Factors Affecting the Power, Flow and Pressure of Booster Pumps

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A booster pump is just a pump, with a bladder tank or without, that allows you to raise domestic water pressure or maintain it in the pipes during times of heavy demand. If you have a pool, it can be good to operate at relatively high pressure, with automatic cleaners and other robots being better at eliminating encrusted dirt.

 You may want to get a swimming pool booster pump for your system. But what factors are considered in determining booster pump power, flow and pressure?

Pressure

Pressure refers to the force of the water in B (bars) at discharge point, depending on pump pipe cross-section. Manufacturers can also indicate pressure in terms of CMW (column metres of water).

Pressure and flow are inseparable. This is a basic law of hydraulics: for a specific flow, a larger-section pipe is going to produce lower pressure than a smaller-section, learn more here!

Discharge height

The unit used to express discharge height is CMW. It’s a vital criterion because you have to make sure that the pumped water gets to the intended discharge point. In most cases, surface pump makers will report a discharge height, or the level difference between the pump and the discharge point, or a TMH  or the total manometric height in metres, check it out!!

Flow

Flow is any water system’s key technical characteristic! The flow rate refers to how much water is pumped as a function of time. To get some facts about pump heating, go to http://www.ehow.com/how-does_5002285_fast-recovery-water-heater-works.html.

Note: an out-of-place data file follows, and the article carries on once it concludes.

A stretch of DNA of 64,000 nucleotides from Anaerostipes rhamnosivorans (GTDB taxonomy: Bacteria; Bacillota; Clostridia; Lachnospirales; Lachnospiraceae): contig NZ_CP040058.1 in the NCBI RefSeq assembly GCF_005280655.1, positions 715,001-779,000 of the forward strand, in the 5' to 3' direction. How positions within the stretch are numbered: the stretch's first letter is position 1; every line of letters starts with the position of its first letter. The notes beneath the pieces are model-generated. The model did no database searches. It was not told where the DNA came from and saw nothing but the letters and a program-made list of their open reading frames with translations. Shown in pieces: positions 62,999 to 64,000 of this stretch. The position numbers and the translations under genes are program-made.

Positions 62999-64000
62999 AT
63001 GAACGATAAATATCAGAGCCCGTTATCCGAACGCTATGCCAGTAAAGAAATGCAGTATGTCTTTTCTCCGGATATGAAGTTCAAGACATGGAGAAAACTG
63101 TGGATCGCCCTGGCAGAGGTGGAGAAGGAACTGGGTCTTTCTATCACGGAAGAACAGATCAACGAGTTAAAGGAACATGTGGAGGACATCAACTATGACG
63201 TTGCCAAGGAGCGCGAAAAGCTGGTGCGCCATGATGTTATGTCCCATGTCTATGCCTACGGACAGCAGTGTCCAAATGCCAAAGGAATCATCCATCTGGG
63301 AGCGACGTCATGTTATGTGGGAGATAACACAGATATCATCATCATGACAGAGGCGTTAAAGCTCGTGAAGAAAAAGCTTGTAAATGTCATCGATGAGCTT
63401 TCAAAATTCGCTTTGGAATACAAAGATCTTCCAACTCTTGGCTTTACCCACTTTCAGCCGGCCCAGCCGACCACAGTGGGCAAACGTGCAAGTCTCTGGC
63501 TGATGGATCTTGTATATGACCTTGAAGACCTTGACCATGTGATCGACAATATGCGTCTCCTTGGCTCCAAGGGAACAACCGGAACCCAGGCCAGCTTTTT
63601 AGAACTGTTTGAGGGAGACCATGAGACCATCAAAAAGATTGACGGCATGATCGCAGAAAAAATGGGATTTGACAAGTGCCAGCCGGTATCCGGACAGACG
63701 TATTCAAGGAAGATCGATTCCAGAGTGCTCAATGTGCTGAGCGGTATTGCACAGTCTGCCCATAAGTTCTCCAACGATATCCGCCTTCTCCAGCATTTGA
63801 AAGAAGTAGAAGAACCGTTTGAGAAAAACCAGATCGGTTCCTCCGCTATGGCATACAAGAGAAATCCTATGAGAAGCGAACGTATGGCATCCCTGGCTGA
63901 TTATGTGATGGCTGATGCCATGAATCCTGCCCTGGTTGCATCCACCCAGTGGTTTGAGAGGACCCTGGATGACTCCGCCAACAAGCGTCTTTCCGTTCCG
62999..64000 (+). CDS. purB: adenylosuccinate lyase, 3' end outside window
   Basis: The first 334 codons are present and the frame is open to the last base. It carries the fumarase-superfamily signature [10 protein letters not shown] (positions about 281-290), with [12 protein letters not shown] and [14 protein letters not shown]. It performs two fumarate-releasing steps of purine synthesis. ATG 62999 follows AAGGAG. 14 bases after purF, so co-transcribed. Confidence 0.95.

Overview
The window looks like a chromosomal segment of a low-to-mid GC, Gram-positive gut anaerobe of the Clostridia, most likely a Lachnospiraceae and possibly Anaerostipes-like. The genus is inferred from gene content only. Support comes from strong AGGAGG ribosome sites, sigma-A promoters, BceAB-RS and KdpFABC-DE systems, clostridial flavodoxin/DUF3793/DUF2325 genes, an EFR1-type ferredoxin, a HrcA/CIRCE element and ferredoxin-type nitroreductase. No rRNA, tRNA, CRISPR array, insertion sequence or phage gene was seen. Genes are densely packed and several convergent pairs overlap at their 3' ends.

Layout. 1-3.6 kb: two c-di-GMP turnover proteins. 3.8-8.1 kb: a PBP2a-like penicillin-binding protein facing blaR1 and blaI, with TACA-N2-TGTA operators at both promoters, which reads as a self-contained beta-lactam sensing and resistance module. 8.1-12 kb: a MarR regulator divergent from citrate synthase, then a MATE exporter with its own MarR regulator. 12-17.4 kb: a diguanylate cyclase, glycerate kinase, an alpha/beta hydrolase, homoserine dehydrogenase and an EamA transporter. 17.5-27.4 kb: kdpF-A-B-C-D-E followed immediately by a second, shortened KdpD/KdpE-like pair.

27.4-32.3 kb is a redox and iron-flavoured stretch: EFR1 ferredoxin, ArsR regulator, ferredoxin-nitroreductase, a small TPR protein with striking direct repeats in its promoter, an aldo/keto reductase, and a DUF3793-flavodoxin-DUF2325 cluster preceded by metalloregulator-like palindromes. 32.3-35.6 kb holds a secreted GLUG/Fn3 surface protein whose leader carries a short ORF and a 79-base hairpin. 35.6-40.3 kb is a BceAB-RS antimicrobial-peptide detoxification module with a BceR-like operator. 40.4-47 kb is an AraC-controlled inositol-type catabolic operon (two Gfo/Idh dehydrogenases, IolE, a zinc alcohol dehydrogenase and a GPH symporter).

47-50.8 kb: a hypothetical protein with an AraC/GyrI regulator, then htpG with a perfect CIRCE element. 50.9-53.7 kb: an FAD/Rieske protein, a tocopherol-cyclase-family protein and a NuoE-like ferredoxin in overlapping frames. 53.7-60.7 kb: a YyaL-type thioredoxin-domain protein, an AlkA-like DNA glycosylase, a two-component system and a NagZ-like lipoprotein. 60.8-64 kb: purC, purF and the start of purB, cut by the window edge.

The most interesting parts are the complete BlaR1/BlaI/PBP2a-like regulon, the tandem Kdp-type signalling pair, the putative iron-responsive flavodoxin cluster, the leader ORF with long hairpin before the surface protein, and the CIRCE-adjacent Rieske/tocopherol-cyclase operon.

When selecting a pump, remember though that flow rate is dependent on two factors: suction depth and the discharge height. For a particular diameter of pump pipe, the same pump will create less flow as the height difference goes up.

Conversely, the smaller the distance between your suction and discharge points in height, the greater the flow rate will be. 250m3/h for each additional person. For watering, give 1m3/h for 400m? and 3.

Around 2 to 3 B is considered the ‘comfortable’ domestic water pressure range, depending on how far the water supply point (water reservoir or tower) is located. Hence, the most remote, “end of the line” properties may experience low pressure and find a booster helpful.

If you get water from a well, look at the suction depth as well as the type of water you’re sucking up. Look at discharge height too, which is the distance from the surface pump to the water distribution site – as when you water a garden that lies high above the well. When using an automatic watering system, the correct flow must be determined. Obviously, you will need more water the more watering points you have.

 

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